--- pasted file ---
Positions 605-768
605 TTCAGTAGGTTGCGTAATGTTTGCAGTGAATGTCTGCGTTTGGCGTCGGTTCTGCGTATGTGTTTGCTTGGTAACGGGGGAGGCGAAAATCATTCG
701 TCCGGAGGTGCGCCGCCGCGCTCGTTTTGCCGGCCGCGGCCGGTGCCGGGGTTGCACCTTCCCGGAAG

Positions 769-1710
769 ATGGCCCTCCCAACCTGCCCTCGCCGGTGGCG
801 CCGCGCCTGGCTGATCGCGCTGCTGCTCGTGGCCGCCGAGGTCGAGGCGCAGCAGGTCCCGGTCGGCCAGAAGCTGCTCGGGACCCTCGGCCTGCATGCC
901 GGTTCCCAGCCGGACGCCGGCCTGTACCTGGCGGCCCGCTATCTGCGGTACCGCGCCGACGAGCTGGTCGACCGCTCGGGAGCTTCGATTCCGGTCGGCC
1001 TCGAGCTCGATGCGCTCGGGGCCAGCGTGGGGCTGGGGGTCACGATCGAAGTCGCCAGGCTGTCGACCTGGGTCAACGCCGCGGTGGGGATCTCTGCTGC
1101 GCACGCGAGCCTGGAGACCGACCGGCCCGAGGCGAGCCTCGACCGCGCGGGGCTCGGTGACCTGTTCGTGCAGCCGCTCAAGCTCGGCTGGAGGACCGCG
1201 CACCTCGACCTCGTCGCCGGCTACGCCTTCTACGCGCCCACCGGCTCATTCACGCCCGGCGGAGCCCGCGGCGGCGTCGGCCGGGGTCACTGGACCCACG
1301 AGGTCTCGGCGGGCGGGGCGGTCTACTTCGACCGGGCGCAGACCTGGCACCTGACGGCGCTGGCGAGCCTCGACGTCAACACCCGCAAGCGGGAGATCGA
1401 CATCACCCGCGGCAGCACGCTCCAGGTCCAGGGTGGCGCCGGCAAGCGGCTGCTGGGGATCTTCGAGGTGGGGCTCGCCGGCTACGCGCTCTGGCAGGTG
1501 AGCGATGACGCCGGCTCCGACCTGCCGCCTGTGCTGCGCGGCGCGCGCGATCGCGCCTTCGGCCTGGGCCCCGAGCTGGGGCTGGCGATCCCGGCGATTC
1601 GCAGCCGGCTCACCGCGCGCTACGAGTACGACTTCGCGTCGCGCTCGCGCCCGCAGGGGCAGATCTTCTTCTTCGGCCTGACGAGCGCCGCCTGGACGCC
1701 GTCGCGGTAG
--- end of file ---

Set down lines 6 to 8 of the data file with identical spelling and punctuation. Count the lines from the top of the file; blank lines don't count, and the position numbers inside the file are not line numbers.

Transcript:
801 CCGCGCCTGGCTGATCGCGCTGCTGCTCGTGGCCGCCGAGGTCGAGGCGCAGCAGGTCCCGGTCGGCCAGAAGCTGCTCGGGACCCTCGGCCTGCATGCC
901 GGTTCCCAGCCGGACGCCGGCCTGTACCTGGCGGCCCGCTATCTGCGGTACCGCGCCGACGAGCTGGTCGACCGCTCGGGAGCTTCGATTCCGGTCGGCC
1001 TCGAGCTCGATGCGCTCGGGGCCAGCGTGGGGCTGGGGGTCACGATCGAAGTCGCCAGGCTGTCGACCTGGGTCAACGCCGCGGTGGGGATCTCTGCTGC